6. Care for the pins (pin meters only)

If you have a pin-type moisture meter, you’ll want to inspect the contact pins or electrodes once in a while.

If they’re dirty, clean them with a damp cloth, just like the one you used for the rest of the meter.

But sometimes, pin meters may need a little more maintenance. The pins should be sharp to easily go into the wood. But over time, they might lose some of that sharpness or even break. That means it’s time to replace the pins.

A good rule of thumb is to keep extra pins and a wrench on hand so that you’re always prepared if your pins have a problem on the job.

7. Care for the sensor plate (pinless meters only)

A hand placing a pinless moisture meter on a flat surface of woodIn pinless moisture meters, the sensor plate is the part of the meter that goes on the wood and measures moisture content. To make sure your readings are accurate, check the sensor plate for any scratches or dents.

When you use it, press it firmly, but don’t force the sensor plate to scrape against the wood surface or slap the meter against the wood.

After use, inspect the sensor plate and clean it with a damp cloth to remove any dirt if necessary.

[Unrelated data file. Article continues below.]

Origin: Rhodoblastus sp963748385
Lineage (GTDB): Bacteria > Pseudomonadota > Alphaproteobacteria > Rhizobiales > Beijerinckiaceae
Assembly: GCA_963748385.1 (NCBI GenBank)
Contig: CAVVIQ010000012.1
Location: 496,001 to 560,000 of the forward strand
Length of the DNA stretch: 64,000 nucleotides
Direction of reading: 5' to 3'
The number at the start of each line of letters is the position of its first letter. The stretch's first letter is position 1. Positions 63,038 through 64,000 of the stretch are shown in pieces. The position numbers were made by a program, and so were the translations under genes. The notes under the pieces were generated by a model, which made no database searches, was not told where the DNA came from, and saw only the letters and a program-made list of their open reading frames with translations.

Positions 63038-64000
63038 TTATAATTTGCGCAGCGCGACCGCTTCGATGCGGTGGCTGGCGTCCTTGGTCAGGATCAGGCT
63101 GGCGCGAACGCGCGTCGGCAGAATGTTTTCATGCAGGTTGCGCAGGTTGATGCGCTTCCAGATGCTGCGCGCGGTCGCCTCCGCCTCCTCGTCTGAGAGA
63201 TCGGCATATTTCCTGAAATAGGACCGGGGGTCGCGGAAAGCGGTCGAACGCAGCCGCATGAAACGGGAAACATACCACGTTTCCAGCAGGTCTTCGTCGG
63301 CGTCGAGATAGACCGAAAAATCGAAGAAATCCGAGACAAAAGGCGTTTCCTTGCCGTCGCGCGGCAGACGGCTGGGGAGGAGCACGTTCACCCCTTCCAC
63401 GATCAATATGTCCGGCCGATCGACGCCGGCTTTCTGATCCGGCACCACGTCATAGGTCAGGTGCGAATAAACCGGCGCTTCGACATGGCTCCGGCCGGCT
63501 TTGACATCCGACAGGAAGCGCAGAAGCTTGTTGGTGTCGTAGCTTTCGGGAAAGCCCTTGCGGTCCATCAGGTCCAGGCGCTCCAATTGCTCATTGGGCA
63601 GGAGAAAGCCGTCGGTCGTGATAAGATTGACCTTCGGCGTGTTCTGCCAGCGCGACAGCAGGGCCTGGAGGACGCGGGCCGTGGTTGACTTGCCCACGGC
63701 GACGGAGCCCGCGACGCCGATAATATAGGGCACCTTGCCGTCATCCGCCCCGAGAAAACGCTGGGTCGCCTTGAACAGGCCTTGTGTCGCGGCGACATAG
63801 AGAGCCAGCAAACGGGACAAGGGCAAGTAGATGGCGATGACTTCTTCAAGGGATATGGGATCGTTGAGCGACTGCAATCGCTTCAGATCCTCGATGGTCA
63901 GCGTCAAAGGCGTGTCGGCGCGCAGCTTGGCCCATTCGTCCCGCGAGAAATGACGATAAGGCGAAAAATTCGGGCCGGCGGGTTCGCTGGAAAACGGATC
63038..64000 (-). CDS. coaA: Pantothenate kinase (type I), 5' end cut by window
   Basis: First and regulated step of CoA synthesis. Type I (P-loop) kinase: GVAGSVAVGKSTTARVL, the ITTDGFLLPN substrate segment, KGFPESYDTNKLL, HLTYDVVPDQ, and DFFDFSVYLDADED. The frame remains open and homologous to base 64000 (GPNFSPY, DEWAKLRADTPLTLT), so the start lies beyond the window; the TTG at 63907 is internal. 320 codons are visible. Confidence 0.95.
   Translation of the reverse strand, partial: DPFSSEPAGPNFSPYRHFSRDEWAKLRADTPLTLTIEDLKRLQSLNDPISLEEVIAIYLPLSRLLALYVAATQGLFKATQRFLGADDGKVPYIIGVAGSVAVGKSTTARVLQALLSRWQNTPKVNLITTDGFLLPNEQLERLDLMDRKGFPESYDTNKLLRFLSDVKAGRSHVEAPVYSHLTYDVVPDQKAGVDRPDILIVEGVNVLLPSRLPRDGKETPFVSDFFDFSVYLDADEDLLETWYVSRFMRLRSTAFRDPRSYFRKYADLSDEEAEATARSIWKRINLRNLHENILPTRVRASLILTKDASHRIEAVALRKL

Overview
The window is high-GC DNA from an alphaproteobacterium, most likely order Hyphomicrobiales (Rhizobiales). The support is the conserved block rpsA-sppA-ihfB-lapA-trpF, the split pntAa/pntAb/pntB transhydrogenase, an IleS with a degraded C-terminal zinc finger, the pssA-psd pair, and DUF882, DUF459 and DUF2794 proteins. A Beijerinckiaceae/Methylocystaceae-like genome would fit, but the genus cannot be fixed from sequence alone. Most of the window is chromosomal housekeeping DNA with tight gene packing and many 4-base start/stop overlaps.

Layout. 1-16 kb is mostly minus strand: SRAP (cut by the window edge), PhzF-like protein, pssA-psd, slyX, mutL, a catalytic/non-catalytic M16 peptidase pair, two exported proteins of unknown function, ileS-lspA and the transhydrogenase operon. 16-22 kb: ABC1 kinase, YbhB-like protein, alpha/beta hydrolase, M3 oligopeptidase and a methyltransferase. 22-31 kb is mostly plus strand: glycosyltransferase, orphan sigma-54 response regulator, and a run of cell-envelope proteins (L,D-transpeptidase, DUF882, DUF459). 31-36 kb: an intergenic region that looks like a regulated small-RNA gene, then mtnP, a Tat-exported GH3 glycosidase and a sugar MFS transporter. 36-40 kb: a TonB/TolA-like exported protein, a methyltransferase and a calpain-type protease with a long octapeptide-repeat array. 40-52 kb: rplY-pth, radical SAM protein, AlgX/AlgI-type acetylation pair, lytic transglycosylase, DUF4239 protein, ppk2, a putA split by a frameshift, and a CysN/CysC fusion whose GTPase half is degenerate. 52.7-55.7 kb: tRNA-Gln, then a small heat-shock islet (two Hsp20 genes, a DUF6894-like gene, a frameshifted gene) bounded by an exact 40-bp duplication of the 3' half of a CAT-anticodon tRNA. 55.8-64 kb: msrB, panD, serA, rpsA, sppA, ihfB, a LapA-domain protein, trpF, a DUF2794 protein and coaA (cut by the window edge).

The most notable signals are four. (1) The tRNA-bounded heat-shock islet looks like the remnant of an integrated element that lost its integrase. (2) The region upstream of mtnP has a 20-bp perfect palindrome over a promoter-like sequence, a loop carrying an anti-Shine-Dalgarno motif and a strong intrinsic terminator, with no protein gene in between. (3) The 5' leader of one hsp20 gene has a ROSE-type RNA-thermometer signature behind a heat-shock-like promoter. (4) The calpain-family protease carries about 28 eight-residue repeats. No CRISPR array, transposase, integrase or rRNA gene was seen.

Maintenance is one part of getting accurate readings

With a few more tips under your belt for caring for your moisture meter, you can be confident that it’ll provide you with many years of quality service.

That is, if it’s a quality meter to begin with.

Caring for your moisture meter is great! But keep in mind that if you paid very little for a cheap meter, all the care in the world won’t raise its level of quality. A cheap meter is still likely to give you questionable results when you measure moisture.

A good quality meter and proper maintenance techniques are your duo for success.

Learn more about the differences between cheap meters and high-quality meters, and identify which one you have.